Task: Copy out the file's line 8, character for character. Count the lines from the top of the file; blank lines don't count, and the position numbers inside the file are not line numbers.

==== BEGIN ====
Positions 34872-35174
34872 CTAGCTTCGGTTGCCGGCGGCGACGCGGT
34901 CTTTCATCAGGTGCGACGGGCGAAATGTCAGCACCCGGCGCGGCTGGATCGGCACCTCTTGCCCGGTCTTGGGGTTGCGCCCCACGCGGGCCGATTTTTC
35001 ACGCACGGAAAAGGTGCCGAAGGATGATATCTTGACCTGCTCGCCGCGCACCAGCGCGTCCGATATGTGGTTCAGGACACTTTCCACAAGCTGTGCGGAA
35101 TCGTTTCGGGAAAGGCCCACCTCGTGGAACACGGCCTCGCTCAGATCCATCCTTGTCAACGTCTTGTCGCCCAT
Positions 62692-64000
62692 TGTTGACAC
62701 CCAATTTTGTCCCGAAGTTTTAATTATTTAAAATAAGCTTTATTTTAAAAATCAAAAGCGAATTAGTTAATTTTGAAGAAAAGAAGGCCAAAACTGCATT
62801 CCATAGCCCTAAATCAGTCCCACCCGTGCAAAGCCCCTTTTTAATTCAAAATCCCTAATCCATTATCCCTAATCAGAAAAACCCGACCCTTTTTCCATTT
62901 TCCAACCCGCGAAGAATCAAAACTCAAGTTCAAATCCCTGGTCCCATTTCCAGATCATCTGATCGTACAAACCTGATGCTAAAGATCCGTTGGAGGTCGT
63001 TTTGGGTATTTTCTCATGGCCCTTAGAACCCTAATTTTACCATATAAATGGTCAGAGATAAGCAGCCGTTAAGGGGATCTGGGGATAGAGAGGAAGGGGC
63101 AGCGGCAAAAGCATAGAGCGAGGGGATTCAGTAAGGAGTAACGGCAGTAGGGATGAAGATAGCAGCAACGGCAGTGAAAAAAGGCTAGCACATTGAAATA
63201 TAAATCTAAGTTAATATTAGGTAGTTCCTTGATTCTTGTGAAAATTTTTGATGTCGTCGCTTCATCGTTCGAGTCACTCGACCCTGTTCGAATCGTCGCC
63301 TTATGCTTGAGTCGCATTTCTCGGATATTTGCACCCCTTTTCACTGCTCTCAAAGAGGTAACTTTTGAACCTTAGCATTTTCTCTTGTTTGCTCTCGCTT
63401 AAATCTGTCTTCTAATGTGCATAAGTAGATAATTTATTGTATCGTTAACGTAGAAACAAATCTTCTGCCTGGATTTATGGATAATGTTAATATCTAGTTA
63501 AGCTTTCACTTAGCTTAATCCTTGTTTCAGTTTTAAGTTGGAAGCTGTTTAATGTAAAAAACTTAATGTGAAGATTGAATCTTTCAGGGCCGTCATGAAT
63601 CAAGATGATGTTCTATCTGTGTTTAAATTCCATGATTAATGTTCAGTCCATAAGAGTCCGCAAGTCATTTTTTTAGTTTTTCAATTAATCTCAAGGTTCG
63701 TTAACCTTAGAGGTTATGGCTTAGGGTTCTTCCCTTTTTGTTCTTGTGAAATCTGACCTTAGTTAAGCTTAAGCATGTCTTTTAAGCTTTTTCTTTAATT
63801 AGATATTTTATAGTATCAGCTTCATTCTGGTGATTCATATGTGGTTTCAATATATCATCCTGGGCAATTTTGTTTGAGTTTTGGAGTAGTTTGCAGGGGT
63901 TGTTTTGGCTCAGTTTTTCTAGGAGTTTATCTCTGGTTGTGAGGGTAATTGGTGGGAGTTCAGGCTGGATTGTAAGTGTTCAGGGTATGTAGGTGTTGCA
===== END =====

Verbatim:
62701 CCAATTTTGTCCCGAAGTTTTAATTATTTAAAATAAGCTTTATTTTAAAAATCAAAAGCGAATTAGTTAATTTTGAAGAAAAGAAGGCCAAAACTGCATT